Hana Zeqa specialises in the research and design of wearable technology. Her focus lies on the capacity of costumes and clothing to communicate shifting states of mind and affect. Organic: Extimorph evolved out of the designer’s research on the physiological expressions of strong emotions.
Zeqa was specifically interested in negative – and frequently repressed – affects related to traumatic experience, such as stress and anxiety. In the resulting work, she explores how to bring such pervasive, isolating feelings to the surface of the body, to the exterior of the self.
Using motor sensors to hypothetically detect stress stimuli in various parts of the body, her costume centres on the chest: the seat of fear. Visually referencing an expanding and contracting ribcage and a rapidly beating heart, the garment stimulates the expression, sharing and release of emotion. Wearers willingly expose their vulnerability as a condition of catharsis, of healing and humanity.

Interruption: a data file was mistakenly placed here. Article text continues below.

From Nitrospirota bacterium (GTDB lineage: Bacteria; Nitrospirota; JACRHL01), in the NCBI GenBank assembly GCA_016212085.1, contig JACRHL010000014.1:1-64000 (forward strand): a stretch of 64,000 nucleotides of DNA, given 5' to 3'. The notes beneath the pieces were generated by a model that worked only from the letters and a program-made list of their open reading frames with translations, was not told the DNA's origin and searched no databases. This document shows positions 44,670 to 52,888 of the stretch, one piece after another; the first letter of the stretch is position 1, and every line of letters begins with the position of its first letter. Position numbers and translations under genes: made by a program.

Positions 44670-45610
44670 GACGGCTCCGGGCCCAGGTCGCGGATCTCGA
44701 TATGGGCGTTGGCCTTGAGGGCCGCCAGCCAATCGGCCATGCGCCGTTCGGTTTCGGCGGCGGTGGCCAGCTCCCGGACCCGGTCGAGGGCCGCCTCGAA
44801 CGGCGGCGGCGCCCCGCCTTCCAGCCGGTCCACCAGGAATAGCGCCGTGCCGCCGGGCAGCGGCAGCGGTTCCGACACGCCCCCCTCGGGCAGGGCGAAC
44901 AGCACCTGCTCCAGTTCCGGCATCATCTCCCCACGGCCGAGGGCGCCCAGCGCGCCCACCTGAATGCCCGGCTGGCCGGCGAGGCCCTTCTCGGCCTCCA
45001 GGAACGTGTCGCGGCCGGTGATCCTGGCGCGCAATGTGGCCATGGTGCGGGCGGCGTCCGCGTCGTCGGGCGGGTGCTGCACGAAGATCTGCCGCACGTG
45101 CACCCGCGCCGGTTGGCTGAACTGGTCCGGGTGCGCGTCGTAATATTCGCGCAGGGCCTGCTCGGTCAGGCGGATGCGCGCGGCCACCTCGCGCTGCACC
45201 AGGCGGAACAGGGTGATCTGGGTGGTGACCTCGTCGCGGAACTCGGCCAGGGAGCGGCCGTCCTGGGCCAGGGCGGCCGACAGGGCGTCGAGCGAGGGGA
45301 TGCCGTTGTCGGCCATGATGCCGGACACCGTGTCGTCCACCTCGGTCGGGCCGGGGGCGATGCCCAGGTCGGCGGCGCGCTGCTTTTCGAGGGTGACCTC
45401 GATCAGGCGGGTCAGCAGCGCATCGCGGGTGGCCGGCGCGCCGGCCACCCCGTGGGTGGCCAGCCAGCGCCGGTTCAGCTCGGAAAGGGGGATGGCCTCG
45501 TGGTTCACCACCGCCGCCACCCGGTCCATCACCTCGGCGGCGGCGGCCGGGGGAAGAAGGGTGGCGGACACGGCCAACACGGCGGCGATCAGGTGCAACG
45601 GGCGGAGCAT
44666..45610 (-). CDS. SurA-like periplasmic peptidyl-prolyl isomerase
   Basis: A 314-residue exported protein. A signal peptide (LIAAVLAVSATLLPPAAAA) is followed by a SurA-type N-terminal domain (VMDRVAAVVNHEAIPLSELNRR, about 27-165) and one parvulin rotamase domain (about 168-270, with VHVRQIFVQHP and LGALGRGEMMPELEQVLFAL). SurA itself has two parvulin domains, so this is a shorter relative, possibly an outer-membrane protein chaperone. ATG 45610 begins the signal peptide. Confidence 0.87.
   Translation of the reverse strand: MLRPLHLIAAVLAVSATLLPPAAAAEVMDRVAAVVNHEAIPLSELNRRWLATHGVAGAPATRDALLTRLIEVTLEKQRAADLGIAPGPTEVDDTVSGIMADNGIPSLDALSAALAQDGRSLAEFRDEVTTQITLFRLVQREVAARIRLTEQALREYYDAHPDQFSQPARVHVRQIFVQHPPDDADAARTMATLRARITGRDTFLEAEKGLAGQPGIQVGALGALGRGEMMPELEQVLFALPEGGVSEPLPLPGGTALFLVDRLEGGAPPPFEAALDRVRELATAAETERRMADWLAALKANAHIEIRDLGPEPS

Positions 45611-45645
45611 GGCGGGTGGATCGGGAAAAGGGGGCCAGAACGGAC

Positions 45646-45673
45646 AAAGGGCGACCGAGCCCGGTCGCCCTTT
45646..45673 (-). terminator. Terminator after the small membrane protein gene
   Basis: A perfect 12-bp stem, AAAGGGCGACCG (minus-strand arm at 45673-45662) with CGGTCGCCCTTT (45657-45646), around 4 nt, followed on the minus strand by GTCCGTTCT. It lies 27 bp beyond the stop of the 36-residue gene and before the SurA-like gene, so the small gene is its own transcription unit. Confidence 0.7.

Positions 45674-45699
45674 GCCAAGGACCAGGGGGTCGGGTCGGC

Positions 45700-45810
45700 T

Hana Zeqa (1988, RKS) has always been drawn to the idea of telling stories through clothes. Through her work, Zeqa positions clothes as a tool for communication and manifestation; a way to incorporate everything from music to dance, history, psychology, emotions and drama into a visual context.
Zeqa is drawn to the unconventional side of design. By adding technology to a garment, she extends its possibility, making the item able to express a function, transformation and interaction. In particular, she is interested in when this transformation imitates internal or organic processes. Her work inspires a deeper and more introspective analysis and observation of feelings, experiences and surroundings. This enables her garments to ‘speak’ for themselves and be relatable as more than objects.
Hana Zeqa (born 1988 in Prishtina, lives in Prishtina)
Costume and performance video, 1.43 min.
Courtesy of the artist and made possible with the support of Culture for Change
Sorry about the technicals – Mette Sterre, Hana Zeqa and Catherine Nichols in conversation with Donjetë Murati
● Centre for Narrative Practice